Chapter 16 - Further Agile
Deprecation of upfront tasks
It's difficult to fully comprehend requirements until system development has begun. However, there is no reason to reject normal engineering practice, ie, study a problem before attempting to solve it; define the architecture before tackling the details.
Iterative development is good - dealing with changing requirements and refactoring - but they do not justify abandoning the initial tasks of analysis and design.
User stories are a useful way of checking the completeness of requirements. However, if they are used as the basic form of requirements abstraction is lost. The resulting systems are narrowly geared to specific user stories and often do not apply to other uses (or users).
User stories are not a substitute for defining a domain model and separating machine and domain properties - what the main people who will be using the software are. The correct priority of delivery working software is not a reason to reject generalisation: Good software developers plan for change; they design flexible architectures that solve more than the problem of the moment.
Difficult projects are not suited to a development process that is simply a sequence of implementations of key features, prioritised according to their business value. Difficult projects require foundational work - building architectural elements such as communication and persistence layers that extend across features.
Features interact according to their dependencies, which unmanaged causes complexity of a multiplicative kind. Well defined, coherent architectures keep things manageable.
Rejection of dependency tracking tools
Projects that skip analysis of task dependency do so at their own risk. Advice to stay away from Gantt charts and dependency management tools is naive and detrimental.
Such tools are not a panacea, but they have proved their value over time.
Rejection of traditional management tasks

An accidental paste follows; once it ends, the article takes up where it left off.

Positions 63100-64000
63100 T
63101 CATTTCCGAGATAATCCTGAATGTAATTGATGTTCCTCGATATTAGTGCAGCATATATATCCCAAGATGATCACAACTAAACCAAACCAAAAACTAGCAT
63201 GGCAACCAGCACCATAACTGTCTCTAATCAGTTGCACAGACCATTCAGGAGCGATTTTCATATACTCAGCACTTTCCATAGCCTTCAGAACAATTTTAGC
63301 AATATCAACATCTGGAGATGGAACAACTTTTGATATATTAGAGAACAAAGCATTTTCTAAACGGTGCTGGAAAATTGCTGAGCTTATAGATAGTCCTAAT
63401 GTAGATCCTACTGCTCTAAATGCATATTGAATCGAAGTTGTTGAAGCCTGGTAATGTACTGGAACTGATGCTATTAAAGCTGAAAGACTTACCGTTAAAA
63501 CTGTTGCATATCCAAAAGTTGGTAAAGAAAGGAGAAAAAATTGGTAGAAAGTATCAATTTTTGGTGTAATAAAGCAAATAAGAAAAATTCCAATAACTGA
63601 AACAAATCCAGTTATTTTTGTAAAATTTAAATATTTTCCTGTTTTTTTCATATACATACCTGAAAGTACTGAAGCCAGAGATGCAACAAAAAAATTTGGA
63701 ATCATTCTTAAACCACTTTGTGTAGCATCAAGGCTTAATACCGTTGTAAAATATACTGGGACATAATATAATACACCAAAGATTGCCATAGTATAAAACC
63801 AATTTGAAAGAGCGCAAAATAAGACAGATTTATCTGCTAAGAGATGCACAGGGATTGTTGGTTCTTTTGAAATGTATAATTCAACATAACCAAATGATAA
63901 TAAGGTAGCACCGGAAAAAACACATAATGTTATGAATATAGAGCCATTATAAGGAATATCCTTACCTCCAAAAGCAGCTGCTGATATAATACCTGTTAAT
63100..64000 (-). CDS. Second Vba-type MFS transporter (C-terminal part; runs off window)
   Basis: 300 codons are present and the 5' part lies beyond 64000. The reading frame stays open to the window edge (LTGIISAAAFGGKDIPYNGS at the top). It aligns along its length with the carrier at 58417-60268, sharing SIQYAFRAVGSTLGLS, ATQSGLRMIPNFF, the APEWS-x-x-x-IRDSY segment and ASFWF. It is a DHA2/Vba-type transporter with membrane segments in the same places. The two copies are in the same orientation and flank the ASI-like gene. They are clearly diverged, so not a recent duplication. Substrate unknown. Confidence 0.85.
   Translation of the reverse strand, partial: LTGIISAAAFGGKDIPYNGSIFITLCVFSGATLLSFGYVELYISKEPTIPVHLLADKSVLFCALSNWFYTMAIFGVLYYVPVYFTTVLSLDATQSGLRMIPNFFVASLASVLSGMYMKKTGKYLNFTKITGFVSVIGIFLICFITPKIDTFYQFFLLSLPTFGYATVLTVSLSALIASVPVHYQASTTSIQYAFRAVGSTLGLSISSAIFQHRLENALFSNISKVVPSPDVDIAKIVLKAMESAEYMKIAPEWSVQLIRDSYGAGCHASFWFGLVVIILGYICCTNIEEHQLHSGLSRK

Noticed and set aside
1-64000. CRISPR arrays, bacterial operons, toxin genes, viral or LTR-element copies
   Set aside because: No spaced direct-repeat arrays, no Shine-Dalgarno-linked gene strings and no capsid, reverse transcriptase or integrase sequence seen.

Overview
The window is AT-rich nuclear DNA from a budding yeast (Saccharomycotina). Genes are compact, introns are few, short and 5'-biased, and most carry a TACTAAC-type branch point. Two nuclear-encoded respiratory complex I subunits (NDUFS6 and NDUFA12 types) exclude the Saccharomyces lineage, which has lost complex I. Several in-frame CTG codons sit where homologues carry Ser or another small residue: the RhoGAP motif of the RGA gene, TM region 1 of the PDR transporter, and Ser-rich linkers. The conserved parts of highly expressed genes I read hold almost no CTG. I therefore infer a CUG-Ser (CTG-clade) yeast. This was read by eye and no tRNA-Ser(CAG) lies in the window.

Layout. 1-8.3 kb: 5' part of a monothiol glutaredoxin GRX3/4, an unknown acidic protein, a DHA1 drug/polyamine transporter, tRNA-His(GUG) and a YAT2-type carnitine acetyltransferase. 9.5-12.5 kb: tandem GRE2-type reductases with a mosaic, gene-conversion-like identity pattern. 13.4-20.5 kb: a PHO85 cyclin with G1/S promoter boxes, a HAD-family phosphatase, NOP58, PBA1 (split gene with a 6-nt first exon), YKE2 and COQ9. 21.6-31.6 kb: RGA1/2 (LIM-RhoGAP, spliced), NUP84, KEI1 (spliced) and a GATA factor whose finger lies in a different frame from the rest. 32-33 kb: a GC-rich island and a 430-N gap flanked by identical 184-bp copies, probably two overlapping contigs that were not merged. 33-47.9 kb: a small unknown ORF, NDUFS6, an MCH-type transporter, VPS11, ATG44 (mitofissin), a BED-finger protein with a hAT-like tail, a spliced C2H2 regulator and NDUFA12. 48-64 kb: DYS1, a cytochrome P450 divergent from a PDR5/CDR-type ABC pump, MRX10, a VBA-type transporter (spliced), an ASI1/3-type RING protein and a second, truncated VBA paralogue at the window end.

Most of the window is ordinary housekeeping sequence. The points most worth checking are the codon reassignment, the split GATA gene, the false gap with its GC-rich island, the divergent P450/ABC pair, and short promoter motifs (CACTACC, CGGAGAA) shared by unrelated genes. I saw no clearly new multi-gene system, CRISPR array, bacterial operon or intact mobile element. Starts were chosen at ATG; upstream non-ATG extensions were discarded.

While self-organising teams, with no managers assigning tasks, are the best solution for a few teams, the approach is inappropriate for many others.
Test first development is excellent, so is refactoring. However, the repeated execution of the basic steps of TDD can't be taken seriously. It leads to tunnel vision and a focus on the latest test.
An effective process needs a high-level perspective and consideration of the entire system.
Deprecation of documents
Criticism of document-heavy processes, with no customer benefit, is certainly justified for some industry segments. But, with mission-critical systems, documents are legally required by certifying agencies. Modern programming languages can incorporate design into the code itself. However, as a form of engineering, software engineering needs a predictive approach and the supporting documents.
- Pair programming: applied occasionally, but no evidence that it is better than code reviews or should be the sole means of development
- Open office: so long as communication is maintained, there is no single, optimal setup.
- Work at a sustainable pace: but often organisational and financial pressures impinge.
- Minimal functionality: don't let projects become bloated - but removing functionality from a big system will inevitably lead to complaints.
- Planning poker: interesting but prone to intimidation and not a substitute for more scientific approaches. Eg, people not being able to express their views clearly.
- Cross-functional teams: good for broadening everyone's experience, but sometimes specialised areas require specialists' skills.
Take a second look, improve the design. Eg, spotting commonality, use inheritance.
As a substitute for design, refactoring is bad. But as an accompaniment to the initial design, it is good.
Short daily meeting
Simple verbal progress reports - the three questions. Brings in a verbal contract, a commitment, between the team members. It promotes team communications - ideally with team members in the same location. Good for identifying issues
- Short iterations: constant feedback
- CI / Regression testing: don't break the build
- The closed window rule: no functionality added during an iteration
- Timeboxing: deliver on the deadline - even if some features aren't implemented
- Product owner: A rep on the team from the customer organisation who decides what goes into the product.
- Delivering working software: maintain a running version
- Velocity / Task boards: maintain regularly updated evidence
- Regauler testing